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Industrial Hemp Production Measure is Moved to House for Consideration

Posted on March 27, 2000

By Lisa Snedeker, St. Louis Post-Dispatch

Springfield, Illinois — An Illinois House committee has approved a measure that would allow Southern Illinois University to study the feasibility of industrial hemp production, despite opposition from law enforcement.

The House Agriculture Committee voted 11-4 Thursday to send the bill to the full House for consideration. The Illinois Senate last month approved the study 49-9.

Law enforcement representatives from Illinois, Missouri and Wisconsin told the committee that if industrial hemp is eventually legalized, it would be virtually impossible for law enforcement officers to distinguish the plant from its illegal cousin – marijuana – without chemical testing.

“I don’t think any state should conduct a study regarding the desirability and feasibility of the production of hemp, particularly Illinois, without reviewing the potential impact on law enforcement and the crime lab system,” said James Finley, chief of government affairs for the Illinois State Police.

Sen. Evelyn Bowles, D-Edwardsville, the bill’s original sponsor, emphasized that the measure is not an attempt to increase drug availability, but to provide the state’s ailing farm economy with an alternative agricultural crop. “We’re not intending to go out and plant 250 acres of industrial hemp day after tomorrow,” she said. “We’re asking for a two-year study. If we put a cork in every bottle that comes along with some new idea or some new proposal, we’d still be back in the Dark Ages.”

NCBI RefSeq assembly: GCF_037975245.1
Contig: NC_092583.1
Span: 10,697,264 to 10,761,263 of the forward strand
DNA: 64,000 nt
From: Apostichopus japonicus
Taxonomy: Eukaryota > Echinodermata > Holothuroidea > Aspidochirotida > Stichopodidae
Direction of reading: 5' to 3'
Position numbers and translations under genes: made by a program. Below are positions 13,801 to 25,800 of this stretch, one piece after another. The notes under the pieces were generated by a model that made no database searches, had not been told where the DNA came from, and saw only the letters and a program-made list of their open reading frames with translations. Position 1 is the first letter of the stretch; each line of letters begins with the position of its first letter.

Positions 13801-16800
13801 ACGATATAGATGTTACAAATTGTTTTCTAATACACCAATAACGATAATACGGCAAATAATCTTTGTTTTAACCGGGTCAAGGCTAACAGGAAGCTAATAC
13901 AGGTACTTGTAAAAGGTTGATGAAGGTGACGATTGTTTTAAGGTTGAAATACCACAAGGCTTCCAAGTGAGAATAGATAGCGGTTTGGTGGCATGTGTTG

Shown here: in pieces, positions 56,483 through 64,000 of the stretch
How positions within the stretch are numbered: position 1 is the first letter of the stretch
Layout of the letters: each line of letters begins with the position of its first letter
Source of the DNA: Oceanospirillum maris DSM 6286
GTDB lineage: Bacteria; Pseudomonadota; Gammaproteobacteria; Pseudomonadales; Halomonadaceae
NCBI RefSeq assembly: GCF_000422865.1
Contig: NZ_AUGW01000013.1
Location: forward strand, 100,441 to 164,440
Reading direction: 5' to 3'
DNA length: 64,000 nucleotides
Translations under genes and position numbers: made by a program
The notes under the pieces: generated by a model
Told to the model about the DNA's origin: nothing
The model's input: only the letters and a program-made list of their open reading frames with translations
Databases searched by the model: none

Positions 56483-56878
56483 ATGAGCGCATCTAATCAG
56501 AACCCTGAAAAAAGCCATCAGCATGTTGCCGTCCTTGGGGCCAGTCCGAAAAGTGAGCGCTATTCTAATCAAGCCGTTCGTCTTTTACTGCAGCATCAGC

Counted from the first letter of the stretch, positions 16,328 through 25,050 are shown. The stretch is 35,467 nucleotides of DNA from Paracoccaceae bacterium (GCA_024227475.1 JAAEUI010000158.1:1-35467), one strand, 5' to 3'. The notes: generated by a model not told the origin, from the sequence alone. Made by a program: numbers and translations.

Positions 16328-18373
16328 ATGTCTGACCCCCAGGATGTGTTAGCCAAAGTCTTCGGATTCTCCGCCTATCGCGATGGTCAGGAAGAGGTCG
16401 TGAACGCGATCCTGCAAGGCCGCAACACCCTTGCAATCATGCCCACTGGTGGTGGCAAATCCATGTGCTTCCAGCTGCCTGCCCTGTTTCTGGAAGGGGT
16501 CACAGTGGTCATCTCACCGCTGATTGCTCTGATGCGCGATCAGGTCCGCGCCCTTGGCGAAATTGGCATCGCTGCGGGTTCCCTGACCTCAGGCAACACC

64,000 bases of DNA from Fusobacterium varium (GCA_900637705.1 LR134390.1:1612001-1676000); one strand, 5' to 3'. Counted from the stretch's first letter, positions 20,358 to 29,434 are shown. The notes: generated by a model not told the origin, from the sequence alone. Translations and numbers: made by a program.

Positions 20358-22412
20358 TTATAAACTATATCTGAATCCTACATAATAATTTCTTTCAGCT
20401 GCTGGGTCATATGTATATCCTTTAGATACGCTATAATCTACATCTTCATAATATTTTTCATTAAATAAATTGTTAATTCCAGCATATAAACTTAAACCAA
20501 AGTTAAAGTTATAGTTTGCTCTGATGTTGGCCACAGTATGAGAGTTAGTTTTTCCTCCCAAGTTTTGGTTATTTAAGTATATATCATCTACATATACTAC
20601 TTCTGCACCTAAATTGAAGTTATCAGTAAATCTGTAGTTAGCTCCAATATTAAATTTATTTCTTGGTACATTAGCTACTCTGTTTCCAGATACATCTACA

Instead, the legislation would allow the study of the crop’s potential viability at SIU Carbondale and the University of Illinois. Part of the study, Bowles said, would explore the removal of all THC, or the chemical that gives the plant its psychoactive substance, from industrial hemp.

The fibers from industrial hemp can be used to produce clothing, car parts and carpet, while oil from the seeds is used in shampoo and lip balm. The difference between industrial hemp and marijuana is very apparent, said Bowles, who has studied the issue extensively.

“Industrial hemp is planted like wheat, very, very close together because what we want from that plant is the stalk,” she said. “Marijuana is planted like corn – far apart, so they can get an ample leaf spread. Because that’s what they want.”

The bill is SB 1397.

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